NewsColumbine: 20 Years Later

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20 years later, Columbine community finds 'hope' in healing

Posted: 1:01 PM, Apr 15, 2019
Updated: 2019-04-15 19:02:33Z
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JEFFERSON COUNTY, Colo. – Saturday, April 20 will mark 20 years since the Columbine Tragedy. While there is still a lot of hurt in the Columbine community, there has also been a lot of healing that has taken place over the past 20 years.

“There's not a day that goes by that I don't think about April 20, 1999,” former principal Frank DeAngelis told Denver7’s Anne Trujillo.

DeAngelis was the principal on the day of the shooting and stayed at the school until 2013, honoring a vow he made to the families touched by the tragedy that he would be at the school to keep watch over their kids.

“There’s nothing you can do to bring back the 13 but we could continue to make sure that they didn't lose their life in vain,” he said.

Because of Columbine, schools and students now practice lockdown and lockout drills. There are Safe-2-Tell programs and more of an emphasis on addressing mental health issues.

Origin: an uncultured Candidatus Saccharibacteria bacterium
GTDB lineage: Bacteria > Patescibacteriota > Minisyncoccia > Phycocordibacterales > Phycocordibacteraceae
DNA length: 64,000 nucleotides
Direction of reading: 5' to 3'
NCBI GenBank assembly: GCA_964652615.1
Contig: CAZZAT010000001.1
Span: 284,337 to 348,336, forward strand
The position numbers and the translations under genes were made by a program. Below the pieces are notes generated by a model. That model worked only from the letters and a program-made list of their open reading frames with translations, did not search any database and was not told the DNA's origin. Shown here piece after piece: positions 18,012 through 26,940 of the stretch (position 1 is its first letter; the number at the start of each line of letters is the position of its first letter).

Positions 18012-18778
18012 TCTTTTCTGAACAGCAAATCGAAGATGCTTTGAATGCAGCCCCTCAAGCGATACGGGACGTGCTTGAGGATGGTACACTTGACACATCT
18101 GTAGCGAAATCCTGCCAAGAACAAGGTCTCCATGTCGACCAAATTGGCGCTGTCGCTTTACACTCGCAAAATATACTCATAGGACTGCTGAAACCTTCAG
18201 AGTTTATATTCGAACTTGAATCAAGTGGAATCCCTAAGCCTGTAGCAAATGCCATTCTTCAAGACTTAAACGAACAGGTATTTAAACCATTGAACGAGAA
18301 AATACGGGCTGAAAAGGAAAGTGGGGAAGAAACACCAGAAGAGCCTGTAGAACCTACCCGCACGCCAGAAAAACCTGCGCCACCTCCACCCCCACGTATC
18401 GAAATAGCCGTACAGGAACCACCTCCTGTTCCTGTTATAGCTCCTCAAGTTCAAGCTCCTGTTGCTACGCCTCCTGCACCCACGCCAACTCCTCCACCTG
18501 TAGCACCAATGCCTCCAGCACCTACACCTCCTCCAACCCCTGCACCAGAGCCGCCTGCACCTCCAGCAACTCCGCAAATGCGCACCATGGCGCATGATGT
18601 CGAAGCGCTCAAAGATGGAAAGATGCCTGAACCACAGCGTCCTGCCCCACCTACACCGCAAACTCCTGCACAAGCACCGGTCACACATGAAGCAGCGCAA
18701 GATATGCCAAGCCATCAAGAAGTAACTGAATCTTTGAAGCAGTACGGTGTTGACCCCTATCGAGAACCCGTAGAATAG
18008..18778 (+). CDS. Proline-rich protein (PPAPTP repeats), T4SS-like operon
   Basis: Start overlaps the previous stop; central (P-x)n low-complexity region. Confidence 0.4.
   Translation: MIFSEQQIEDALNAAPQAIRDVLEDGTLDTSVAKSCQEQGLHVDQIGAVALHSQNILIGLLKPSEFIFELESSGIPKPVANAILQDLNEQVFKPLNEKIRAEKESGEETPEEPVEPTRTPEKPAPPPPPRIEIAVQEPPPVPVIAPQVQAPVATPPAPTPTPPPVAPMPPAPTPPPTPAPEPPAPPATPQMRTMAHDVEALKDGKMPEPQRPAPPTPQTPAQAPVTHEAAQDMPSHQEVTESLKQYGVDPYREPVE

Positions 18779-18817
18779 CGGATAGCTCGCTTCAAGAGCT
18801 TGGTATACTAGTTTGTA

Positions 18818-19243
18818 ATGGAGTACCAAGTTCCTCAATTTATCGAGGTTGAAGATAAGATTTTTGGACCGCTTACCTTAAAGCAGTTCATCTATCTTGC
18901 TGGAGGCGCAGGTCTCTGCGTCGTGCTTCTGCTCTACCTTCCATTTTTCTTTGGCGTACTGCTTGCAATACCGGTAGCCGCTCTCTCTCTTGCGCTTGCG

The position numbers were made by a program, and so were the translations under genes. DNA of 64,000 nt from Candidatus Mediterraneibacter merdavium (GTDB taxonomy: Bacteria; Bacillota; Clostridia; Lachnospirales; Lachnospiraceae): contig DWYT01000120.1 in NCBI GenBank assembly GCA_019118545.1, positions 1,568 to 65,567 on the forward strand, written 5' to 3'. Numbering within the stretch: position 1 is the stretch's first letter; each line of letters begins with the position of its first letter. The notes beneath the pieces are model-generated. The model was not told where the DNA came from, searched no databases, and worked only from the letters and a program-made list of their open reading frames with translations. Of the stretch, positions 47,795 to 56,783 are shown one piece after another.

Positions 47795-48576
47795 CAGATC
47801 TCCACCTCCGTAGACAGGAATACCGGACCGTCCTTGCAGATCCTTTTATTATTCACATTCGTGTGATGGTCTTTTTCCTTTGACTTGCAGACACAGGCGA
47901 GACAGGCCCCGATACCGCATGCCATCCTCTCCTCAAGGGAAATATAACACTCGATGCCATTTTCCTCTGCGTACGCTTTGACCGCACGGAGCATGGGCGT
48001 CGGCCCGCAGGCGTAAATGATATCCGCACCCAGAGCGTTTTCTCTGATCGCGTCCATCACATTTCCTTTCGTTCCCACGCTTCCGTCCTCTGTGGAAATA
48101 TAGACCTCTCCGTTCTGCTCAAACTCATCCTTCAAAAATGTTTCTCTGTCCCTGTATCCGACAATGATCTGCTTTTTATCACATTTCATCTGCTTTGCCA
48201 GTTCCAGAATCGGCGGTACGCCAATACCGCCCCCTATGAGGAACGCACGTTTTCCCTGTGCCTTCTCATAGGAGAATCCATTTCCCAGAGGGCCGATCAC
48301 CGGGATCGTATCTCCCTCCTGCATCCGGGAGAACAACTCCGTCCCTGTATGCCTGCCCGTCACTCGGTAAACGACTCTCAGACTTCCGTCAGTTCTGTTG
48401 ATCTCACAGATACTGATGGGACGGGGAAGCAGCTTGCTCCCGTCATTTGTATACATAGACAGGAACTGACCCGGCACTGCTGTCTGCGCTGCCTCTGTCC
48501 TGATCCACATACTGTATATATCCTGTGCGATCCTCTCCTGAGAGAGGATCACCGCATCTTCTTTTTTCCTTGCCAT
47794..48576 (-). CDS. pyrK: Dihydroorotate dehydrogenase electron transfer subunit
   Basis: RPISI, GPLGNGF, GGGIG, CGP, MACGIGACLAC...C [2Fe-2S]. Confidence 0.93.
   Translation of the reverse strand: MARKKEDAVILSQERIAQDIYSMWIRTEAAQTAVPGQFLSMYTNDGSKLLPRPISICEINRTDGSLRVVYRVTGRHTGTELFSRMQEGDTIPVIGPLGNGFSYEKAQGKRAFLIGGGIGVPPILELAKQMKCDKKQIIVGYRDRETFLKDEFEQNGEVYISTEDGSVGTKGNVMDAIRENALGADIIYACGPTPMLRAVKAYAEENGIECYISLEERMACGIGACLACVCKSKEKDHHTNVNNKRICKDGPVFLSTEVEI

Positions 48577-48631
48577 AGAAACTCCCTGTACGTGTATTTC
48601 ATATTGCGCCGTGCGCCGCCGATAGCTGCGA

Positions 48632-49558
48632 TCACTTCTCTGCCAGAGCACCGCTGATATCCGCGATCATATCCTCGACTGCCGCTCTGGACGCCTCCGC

There is also improved communication between law enforcement and school administrators.

“What we don't hear about is how many have been stopped because of different things we're doing now,” DeAngelis added. “How many lives have been saved because of protocols we have in place?”

Since the shooting, many survivors of the shooting have found new callings.

“I definitely call myself a survivor. I feel strong in saying it too,” says Missy Mendo.

“It took me a long time to identify as a survivor, I think because one of the reasons is that I wasn't physically injured. So how am I a survivor?” asked fellow survivor Heather Martin. “I think it took me 10 years to really kind of own that.”

Mendo and Martin are just two of the Columbine alums who have started a nonprofit called The Rebels Project . They are among the first to reach out to other shooting victims, such as after the shootings in Parkland, Florida; Santa Fe, Texas; and Las Vegas, Nevada.

“A hug from another survivor is totally different than a hug from somebody trying to console you,” Mendo added.

“It's so important to connect so that you know you are not alone,” Martin said. “For so many years I thought that I was the only person who felt this way and that I was the only person still having nightmares."

The members of The Rebels Project know they have a unique gift to share: experience, time and a forever connection to a school that stands as a beacon of hope.

“We’re a school that went through one of the worst tragedies and it was so devastating,” said DeAngelis. “But we were able to reach out and offer hope for others."